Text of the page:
The Pennsylvania Gaming Control Board said 65 of the estimated 300 eligible truck stops in the state have applied for gambling licenses, and 43 have received conditional approval.
With 72 locations, locally owned-and-operated Rutter’s is one of the largest convenience store chains in the state. On Feb. 6, the company received conditional approval to operate video gaming terminals at 20 locations. In January, it signed an agreement with video gaming terminal company Marquee by Penn National Gaming to be its terminal operator and manage the machines.
However, officials in Strasburg, a borough in Lancaster County, are fighting the effort to expand gambling. In late January, the borough’s zoning board voted 5-0 against Rutter’s request to allow five video terminals at its truck stop there. The company can appeal.
“We’re not in favor of it; it won’t bring anything positive to the borough of Strasburg,” Mayor Bruce Ryder told TT. “We really don’t want video gaming terminals at our truck stops.” With 12 casinos in operation, and one other under construction, gambling in Pennsylvania is big business. Meanwhile, other state and local officials are seeking to make changes to allow local communities to opt out of allowing gambling.
State Sen. Scott Martin (R-Lancaster) is pushing a bill that would give local governments a 90-day window to disallow gambling, once an application is filed.
“The applications now are popping up everywhere, and convenience stores, these rest stops are making requests to change things on their property to accommodate that,” Martin told Transport Topics. “Our local governments, our citizens have been upset that all of these applications for video gaming terminals are popping up.”
Arguably, they’re popping up because there’s money on the table; in 2017, the state’s total statewide commercial casino gaming revenue reached $3.2 billion, a slight increase that came despite a small decline in gaming machine revenue, according to the American Gaming Association.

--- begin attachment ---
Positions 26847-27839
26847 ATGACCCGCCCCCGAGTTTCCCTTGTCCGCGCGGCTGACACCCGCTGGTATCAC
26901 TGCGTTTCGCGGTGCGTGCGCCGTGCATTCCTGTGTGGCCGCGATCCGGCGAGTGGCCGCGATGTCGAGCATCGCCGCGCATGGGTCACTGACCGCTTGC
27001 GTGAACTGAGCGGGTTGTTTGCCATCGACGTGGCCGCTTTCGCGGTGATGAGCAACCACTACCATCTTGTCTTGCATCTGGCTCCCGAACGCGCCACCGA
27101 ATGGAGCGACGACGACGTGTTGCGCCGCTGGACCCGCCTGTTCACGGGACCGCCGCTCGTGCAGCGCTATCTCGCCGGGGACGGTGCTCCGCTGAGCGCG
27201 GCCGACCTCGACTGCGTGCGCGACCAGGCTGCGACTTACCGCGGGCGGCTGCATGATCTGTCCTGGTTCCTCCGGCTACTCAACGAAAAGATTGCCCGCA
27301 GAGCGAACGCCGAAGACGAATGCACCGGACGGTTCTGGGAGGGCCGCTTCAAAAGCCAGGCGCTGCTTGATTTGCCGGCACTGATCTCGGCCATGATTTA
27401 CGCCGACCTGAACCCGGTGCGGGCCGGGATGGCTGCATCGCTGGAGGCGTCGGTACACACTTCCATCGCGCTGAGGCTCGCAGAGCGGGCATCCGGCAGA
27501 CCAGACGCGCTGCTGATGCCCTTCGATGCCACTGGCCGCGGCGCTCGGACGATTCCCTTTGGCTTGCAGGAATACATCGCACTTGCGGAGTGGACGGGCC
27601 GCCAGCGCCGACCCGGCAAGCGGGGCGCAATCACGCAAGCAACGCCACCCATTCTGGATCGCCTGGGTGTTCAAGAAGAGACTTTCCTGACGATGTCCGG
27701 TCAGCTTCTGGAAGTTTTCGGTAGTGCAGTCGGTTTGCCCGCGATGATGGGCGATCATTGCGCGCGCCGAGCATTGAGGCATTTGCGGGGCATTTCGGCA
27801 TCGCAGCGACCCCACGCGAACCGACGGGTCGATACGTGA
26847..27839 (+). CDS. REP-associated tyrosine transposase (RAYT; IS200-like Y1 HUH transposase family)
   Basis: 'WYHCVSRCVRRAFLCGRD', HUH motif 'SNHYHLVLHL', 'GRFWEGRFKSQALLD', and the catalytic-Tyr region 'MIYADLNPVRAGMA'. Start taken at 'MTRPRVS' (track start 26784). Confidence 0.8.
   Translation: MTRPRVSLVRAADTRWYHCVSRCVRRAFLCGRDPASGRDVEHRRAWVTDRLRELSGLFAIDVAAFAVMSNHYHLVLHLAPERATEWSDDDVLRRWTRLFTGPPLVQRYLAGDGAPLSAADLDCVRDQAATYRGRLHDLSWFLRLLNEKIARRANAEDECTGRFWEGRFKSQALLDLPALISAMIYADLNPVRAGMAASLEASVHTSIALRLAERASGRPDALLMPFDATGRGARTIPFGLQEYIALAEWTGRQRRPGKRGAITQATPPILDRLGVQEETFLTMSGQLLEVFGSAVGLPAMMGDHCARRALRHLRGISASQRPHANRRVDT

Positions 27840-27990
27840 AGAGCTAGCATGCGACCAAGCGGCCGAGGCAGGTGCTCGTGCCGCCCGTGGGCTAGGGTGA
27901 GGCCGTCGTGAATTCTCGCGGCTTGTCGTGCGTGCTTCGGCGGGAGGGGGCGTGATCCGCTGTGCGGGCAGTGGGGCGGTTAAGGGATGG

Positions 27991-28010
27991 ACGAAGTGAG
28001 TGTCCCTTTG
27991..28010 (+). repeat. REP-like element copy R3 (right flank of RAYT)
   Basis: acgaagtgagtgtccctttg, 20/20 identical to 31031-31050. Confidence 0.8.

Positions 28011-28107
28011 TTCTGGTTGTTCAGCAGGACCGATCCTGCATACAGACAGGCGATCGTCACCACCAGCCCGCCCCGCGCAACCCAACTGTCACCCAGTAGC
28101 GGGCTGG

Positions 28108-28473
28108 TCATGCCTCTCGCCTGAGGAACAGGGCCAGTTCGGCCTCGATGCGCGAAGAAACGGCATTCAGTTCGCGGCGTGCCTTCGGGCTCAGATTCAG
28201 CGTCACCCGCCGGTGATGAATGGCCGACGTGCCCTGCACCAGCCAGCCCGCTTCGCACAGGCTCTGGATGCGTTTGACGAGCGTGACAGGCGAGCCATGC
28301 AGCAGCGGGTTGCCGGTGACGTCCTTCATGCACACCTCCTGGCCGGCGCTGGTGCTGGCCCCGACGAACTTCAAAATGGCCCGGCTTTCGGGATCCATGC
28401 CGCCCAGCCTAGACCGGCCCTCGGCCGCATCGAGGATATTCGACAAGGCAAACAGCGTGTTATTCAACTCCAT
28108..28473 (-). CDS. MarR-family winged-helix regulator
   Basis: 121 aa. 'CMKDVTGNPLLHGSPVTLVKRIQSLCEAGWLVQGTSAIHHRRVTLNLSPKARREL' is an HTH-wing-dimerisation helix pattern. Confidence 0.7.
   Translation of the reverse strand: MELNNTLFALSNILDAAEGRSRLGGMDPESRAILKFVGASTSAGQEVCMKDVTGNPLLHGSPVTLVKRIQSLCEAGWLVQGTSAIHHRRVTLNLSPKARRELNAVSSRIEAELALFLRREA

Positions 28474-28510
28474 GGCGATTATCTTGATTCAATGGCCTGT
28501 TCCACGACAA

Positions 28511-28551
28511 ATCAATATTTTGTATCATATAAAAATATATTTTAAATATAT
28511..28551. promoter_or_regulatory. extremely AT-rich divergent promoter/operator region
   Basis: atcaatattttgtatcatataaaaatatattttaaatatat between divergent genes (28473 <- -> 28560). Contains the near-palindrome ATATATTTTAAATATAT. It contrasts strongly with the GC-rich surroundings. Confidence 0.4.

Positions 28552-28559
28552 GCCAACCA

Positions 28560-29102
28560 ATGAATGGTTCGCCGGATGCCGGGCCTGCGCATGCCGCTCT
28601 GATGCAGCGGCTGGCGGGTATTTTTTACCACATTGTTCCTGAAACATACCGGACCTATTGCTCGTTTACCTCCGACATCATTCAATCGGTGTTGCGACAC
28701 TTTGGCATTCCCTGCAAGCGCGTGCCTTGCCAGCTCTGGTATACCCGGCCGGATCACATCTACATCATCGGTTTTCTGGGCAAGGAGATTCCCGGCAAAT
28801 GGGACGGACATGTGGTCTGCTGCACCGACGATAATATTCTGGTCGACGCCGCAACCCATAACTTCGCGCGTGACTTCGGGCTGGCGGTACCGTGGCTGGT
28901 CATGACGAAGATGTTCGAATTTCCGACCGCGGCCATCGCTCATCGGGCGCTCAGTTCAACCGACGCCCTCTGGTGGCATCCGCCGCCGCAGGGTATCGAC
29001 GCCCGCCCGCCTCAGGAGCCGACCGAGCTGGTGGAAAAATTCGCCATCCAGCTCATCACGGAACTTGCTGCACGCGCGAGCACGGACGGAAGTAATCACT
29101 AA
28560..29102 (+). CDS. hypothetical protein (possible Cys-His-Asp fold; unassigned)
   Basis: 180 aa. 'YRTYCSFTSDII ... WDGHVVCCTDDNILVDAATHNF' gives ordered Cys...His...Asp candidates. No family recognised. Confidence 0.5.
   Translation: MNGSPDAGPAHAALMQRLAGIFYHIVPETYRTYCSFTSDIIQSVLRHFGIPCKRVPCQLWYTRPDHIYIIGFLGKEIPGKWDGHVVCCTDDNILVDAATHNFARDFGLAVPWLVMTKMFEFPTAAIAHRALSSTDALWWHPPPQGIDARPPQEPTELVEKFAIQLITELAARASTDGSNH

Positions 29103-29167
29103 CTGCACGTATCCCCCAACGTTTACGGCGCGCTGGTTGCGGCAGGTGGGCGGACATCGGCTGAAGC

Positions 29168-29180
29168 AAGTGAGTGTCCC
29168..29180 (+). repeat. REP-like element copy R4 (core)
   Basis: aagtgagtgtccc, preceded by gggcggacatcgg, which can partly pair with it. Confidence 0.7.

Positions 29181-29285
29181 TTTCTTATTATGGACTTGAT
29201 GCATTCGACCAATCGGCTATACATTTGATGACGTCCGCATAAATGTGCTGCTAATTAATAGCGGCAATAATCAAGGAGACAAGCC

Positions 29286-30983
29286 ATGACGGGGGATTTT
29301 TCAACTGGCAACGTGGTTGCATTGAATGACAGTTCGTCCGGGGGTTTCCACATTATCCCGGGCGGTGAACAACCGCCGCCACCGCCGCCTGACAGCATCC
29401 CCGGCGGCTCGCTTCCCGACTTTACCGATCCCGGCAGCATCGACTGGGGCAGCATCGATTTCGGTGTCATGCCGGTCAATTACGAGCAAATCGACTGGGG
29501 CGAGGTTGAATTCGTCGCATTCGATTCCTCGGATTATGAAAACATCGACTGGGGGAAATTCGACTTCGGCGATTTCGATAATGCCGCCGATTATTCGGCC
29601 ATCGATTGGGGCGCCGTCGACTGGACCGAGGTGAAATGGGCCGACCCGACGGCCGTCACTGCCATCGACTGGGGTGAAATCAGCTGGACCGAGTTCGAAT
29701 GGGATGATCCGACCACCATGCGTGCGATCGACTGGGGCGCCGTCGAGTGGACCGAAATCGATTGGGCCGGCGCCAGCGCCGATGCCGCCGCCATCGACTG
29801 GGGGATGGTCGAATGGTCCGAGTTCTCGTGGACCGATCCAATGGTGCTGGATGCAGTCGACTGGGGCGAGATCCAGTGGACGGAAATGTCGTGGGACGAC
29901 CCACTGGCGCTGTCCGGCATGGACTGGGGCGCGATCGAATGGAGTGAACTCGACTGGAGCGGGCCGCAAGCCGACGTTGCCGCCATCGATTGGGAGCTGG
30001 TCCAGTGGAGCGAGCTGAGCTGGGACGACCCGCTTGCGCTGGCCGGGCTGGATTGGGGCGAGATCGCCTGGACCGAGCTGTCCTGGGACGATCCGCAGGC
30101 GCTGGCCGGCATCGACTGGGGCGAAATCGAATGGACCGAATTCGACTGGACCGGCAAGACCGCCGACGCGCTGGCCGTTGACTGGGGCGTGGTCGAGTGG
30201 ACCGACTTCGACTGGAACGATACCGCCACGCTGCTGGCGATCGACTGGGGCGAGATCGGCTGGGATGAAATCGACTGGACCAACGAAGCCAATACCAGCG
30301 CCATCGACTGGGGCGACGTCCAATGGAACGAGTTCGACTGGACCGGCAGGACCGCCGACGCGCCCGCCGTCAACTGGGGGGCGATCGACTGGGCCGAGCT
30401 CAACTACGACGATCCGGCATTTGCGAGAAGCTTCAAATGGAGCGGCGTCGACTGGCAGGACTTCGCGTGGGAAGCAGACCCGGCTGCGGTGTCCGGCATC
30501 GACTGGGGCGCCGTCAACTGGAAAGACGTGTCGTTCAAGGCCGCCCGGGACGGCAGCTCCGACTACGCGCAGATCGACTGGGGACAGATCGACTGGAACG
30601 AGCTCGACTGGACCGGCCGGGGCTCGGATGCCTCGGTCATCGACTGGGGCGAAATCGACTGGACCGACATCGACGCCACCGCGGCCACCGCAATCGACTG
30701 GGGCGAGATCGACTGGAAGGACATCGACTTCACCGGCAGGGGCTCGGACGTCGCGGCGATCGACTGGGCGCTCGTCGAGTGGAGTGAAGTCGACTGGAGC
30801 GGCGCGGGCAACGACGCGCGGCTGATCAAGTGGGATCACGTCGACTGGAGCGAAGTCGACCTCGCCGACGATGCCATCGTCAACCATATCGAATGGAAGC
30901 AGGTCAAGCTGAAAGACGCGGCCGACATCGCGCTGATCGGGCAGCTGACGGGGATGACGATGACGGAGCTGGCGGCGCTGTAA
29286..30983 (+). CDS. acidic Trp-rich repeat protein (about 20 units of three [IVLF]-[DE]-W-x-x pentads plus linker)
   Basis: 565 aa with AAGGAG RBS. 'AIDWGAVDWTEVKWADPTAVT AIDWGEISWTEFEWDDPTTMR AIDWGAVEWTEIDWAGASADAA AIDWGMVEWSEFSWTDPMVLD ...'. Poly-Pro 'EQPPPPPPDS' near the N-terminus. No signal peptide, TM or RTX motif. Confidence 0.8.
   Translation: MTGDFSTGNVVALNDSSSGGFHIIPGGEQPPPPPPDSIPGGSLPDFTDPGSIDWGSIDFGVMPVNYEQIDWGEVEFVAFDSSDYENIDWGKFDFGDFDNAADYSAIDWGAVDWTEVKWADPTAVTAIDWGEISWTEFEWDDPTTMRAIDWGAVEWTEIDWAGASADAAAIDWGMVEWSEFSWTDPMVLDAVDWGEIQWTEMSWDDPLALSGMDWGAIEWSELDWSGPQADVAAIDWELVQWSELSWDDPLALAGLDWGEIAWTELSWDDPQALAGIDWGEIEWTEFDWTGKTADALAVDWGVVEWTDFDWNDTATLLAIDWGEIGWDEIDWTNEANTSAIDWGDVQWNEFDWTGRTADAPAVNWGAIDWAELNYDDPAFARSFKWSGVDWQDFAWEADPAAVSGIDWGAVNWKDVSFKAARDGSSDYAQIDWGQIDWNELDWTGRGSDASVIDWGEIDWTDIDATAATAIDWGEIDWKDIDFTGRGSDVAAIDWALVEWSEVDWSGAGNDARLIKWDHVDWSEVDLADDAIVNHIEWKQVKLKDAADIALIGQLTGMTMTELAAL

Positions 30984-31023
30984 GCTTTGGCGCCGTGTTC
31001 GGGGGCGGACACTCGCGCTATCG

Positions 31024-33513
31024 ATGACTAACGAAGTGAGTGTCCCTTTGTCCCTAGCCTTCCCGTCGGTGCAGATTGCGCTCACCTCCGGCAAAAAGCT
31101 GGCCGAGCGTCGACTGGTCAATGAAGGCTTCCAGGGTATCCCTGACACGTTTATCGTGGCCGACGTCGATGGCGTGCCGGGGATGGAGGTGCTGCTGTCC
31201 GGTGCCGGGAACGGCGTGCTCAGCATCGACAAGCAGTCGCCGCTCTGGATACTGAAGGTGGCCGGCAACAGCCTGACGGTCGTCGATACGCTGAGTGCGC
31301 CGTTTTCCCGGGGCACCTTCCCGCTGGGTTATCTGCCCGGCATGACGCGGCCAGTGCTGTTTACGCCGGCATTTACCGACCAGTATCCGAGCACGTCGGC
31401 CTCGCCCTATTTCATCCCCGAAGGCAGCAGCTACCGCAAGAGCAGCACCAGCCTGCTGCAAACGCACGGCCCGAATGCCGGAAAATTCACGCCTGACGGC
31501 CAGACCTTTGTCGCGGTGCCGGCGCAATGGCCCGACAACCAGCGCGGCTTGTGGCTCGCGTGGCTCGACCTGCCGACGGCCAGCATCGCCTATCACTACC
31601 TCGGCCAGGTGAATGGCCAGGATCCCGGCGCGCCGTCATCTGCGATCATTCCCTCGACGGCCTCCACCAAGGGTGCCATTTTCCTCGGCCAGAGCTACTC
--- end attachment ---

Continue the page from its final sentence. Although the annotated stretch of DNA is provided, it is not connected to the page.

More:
The state also generated $300 million in additional license and registration fees from the 2017 law, much of it from truck stops.
This is all catching the eye of local casinos, which don’t necessarily want the competition.
“They do not want a foot in the door with these machines, because they know it will proliferate into other places,” Doug Harbach, Pennsylvania Gaming Control Board director of communications, told TT.
The trade association that represents truck stops is monitoring the debate.
“A number of states have explored legalized gaming in one form or another as a way to add much-needed revenues to state and local coffers,” said Tiffany Wlazlowski-Neuman, spokeswoman for Natso — formerly the National Association of Truck Stop Operators. “Some lawmakers who have gone down this path have viewed travel centers as a location where such gaming activity can take place. It has been implemented successfully in multiple jurisdictions throughout the country, and Natso is happy to be a part of the conversation as state and local governments determine what is best for them and their constituents.”